René Clément’s Plein Soleil makes many changes from the Patricia Highsmith novel (The Talented Mr. Ripley) on which it is based, but the core plot remains the same. Playboy Philippe Greenleaf (Maurice Ronet, he of the cruel mouth) is enjoying life in Italy, traveling here and there, carousing at night, sailing his magnificent boat during the day, making love to his fiancée Marge (Marie Laforêt) and to others on the side. From America his rich industrialist father has sent over Tom Ripley (the stunningly handsome Alain Delon) to persuade his son to return to San Francisco and settle down. If Tom succeeds, he gets $5000 that he desperately craves. (Clément gives us several shots of him ravenously eating to signal his hunger.) Philippe enjoys Tom’s company, but he also abuses him. Philippe casually “forgets” to write his father that he is coming, the $5000 is withdrawn, and Tom is hurt and angry.
But he doesn’t give up; he hatches a plan. Having gotten alone with Philippe on the boat, Tom stabs him as they are discussing Tom’s plan to do just that. He drops the body in the sea and, returning to shore, creates a Philippe Greenleaf whom he becomes. In a dizzying series of plot twists he is Tom to some (Marge, Mr. Greenleaf, a cheap hotel) and Philippe to others: the bank, the boatyard, and a swanky hotel. Philippe’s snobbish friend Freddy smells a rat, and Tom disposes of him as well. He fakes Philippe’s suicide, and finally he possesses, as Tom, Marge and the money Philippe has left her. And then there is the ending.
Clément establishes his theme of fluid identity from the start. The very first thing we see is a seaplane, both boat and plane, navigating sea and air to take Tom and Philippe on a runaway weekend to Rome. Cut to Tom imitating Philippe’s signature on the postcards he is too lazy to send. Tom suggests placating Marge, who is writing a book on Fra Angelico (a monk who changed his identity), by buying her a book on the artist that she can sign and pretend is her work. Philippe’s friend Freddy Miles (Billy Kearns) appears, not knowing the names of the two women he has picked up.
Then comes the most startling episode of fluid identity. Philippe and Tom confront a blind beggar, buy his white cane from him, and march off pretending to be blind. The blind man gets into a cab from which emerges a blonde who joins Philippe and Tom in their playacting until they abandon her on the Via Veneto. Total fluidity. You can be who you want to be. Maybe.
These identities’ shifting take place on land. Later, after Philippe’s apparent disappearance mysterious characters appear, notably an eavesdropping woman in the restaurant scene. They are police spies with unexplained Identities. They form part of a pattern of the unexpected suddenly popping up, a foreshadowing of the ending. On land, many shots of priests and nuns remind us of Tom’s guilt as does a shot of innocent schoolgirls playing when he looks out the window after killing Freddy Miles. Things are complicated on land.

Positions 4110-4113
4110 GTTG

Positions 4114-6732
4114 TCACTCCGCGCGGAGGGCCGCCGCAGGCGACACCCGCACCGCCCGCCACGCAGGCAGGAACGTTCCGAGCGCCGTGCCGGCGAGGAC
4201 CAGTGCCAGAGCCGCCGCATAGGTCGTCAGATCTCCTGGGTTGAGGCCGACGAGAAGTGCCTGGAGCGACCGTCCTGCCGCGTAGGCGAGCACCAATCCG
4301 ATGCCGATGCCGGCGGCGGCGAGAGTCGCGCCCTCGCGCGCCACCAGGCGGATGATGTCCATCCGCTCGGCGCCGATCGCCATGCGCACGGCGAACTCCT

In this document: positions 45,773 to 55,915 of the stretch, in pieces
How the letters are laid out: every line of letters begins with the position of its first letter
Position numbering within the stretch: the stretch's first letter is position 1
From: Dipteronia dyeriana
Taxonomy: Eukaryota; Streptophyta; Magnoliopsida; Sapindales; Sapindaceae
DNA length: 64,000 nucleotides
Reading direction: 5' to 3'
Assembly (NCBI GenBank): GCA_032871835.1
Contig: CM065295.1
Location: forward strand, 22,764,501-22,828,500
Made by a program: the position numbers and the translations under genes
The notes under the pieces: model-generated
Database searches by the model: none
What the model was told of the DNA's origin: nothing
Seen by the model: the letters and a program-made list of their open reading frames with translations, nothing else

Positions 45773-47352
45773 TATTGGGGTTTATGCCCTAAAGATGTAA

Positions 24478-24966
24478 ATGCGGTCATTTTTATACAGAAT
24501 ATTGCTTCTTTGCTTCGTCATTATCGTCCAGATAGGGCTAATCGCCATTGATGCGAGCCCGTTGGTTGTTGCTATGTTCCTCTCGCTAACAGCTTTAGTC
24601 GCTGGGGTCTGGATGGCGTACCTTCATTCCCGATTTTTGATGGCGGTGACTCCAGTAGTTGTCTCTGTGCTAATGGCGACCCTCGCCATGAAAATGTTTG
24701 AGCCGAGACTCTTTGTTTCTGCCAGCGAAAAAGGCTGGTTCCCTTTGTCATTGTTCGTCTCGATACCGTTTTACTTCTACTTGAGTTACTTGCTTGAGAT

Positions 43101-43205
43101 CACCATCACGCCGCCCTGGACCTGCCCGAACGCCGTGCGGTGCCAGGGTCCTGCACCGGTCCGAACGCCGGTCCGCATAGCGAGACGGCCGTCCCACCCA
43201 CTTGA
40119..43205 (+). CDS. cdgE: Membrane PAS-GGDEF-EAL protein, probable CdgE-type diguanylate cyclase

At sea things remain all too clear. Philippe frankly abuses Tom. He strands him in a dinghy tied astern while he makes love to Marge. The line holding the dinghy breaks, and Tom is left alone in the wide, wide sea to be cruelly sunburned. Philippe throws Marge’s manuscript overboard, showing what he thinks of it and her. Tom frankly describes his plot to murder Philippe. Once he does so, the boat veers crazily in the wind as Tom tries to master her, as if to rebuke him for the crime. Things are clear-cut at sea, and in the finale the truth will come up out of the sea.
That may explain a curious scene in which Tom and the camera pass leisurely through a fish market. We see all kinds of odd fishes that have come up out of the sea, culminating in a ray that smiles mockingly at our murderer. In the finale, the truth will come out of the sea. The ending is not, as some reviewers have suggested, simply a gesture toward conventional morality but a culmination that logically follows Clément’s contrast of land and sea.
Incidentally, the French title means “full sun,” or “bright sun,” referring I think to the clarity of things at sea. The strange English title, “Purple Noon,” comes from a poem by Shelley that contrasts the poet’s dark mood with the bright sea and sunshine. In the same way the film contrasts Tom’s dark scheme with the bright Mediterranean sea and sky marvelously photographed in gleaming Eastmancolor by cinematographer Henri Decaë. Out there things are clear; on land they shift and turn mysteriously.
Reviewers seem compelled to compare Clément’s 1950 version of Highsmith’s novel with Anthony Minghella’s 1999 version. But the two approached the adaptation quite differently. Minghella developed an idea of improvisation and worked jazz and classical music into the story in a highly inventive way. He was more inventive. Clément used the sun and sea that are intrinsic to the Mediterranean setting. So be it. Reviewers like to then proclaim one better than the other. I’m content to say they’re quite different and leave it up to you to decide which you prefer and why.